Toward a critique of political economy: Hegel

Posted: 13 November 2020 in Uncategorized
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In this post, I continue the draft of sections of my forthcoming book, “Marxian Economics: An Introduction.” The first five posts (herehereherehere, and here) will serve as the basis for Chapter 1, Marxian Economics Today. The next six (hereherehereherehere, and here) are for Chapter 2, Marxian Economics Versus Mainstream Economics. This post (following on a previous one) is for Chapter 3, Toward a Critique of Political Economy.

The necessary disclosure: these are merely drafts of sections of the book, some rougher or more preliminary than others. Right now, I’m just trying to get them done in some form. They will all be extensively revised and rewritten in preparing the final book manuscript.


It is difficult to fully understand the Marxian critique of political economy without some understanding of Hegel. No less an authority than Lenin wrote that “it is impossible completely to understand Marx’s Capital, and especially its first chapter, without having thoroughly studied and understood the whole of Hegel’s Logic.” Marx himself wrote “I therefore openly avowed myself the pupil of that mighty thinker, and even here and there, in the chapter on the theory of value, coquetted with the modes of expression peculiar to him.”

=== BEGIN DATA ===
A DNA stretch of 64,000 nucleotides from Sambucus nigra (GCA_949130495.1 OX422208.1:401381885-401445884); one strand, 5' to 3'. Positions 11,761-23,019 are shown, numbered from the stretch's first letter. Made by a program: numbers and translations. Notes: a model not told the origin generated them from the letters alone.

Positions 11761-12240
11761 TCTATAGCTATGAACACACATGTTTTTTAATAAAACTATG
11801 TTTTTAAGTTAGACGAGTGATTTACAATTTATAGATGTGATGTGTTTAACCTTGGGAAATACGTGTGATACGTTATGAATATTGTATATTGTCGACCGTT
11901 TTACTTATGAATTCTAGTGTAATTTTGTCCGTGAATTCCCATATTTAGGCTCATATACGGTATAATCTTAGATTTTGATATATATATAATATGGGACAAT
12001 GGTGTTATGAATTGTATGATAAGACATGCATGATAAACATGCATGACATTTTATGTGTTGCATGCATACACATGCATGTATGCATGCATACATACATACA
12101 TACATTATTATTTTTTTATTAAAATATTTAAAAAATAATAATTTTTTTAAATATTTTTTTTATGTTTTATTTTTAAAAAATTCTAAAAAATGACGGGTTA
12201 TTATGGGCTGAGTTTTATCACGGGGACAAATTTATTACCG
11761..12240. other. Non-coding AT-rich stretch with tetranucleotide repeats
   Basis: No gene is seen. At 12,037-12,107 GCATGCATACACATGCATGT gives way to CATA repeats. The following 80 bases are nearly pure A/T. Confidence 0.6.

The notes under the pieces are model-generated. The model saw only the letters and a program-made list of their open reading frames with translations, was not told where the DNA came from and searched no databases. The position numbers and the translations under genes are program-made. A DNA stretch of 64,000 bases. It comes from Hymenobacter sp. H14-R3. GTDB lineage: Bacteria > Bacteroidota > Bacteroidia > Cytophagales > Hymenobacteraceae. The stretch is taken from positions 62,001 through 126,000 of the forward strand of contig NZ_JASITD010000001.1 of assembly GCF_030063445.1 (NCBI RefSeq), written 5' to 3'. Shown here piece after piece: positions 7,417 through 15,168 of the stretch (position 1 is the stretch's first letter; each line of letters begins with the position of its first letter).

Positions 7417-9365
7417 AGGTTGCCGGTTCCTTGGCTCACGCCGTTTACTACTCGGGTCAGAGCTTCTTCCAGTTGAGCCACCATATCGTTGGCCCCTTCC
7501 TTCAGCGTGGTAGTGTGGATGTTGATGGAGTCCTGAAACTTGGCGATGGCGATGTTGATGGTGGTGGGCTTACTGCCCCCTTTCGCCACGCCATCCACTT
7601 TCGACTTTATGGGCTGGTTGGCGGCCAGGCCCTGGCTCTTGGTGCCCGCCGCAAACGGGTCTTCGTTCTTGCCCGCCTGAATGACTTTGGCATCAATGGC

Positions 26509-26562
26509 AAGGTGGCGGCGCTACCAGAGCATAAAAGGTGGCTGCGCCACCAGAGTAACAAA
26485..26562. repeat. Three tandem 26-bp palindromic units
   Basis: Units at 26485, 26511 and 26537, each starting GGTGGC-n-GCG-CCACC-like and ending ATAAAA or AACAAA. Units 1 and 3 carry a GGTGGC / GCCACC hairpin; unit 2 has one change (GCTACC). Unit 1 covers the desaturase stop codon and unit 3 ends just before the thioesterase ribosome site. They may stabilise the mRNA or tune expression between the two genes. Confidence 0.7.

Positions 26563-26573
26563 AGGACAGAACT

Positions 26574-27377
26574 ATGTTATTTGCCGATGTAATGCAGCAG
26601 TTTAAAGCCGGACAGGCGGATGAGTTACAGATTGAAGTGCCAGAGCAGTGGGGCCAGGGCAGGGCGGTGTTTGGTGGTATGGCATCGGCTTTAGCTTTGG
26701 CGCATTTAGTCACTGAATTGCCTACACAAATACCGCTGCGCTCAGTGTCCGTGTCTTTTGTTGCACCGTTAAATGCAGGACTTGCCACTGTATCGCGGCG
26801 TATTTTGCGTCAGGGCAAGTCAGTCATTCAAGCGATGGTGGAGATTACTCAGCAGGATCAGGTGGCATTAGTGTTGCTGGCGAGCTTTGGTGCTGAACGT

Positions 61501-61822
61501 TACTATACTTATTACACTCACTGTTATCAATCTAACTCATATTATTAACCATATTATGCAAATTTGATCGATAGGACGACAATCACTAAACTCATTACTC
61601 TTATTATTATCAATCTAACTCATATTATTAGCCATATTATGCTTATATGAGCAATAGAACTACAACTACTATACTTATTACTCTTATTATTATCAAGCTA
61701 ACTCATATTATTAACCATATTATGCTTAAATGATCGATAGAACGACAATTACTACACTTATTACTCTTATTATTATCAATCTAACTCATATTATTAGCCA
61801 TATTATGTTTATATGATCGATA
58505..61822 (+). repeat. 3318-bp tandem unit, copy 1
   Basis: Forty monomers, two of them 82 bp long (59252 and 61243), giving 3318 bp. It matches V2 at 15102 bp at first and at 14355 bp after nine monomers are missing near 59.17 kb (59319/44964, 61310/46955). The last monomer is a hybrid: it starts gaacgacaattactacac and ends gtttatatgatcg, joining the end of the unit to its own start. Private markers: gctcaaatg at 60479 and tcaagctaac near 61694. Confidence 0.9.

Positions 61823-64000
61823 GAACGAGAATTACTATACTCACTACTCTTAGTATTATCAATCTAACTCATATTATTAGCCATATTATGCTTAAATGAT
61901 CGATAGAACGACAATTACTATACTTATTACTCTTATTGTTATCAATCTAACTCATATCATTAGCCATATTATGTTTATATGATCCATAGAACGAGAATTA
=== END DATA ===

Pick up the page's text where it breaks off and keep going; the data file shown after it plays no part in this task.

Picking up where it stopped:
Those are the two major reasons for keeping Hegel in mind: because Marx, like many young German intellectuals in the 1830s and 1840s, started with Hegel; and because, many years later, Marx’s critique of political economy was still influenced by his theoretical encounter with Hegel.*

But, of course, that makes understanding the movement toward the Marxian critique of political economy a bit difficult for contemporary readers, who generally aren’t familiar with Hegel’s writings. So, in this section, I want to present a brief summary of Hegel’s philosophy. But, I caution readers, this should not be taken to be a presentation of all aspects of Hegel’s thought. We only want to examine Hegel to the extent that it aids our comprehension of Marx’s theoretical journey and his later critique of political economy.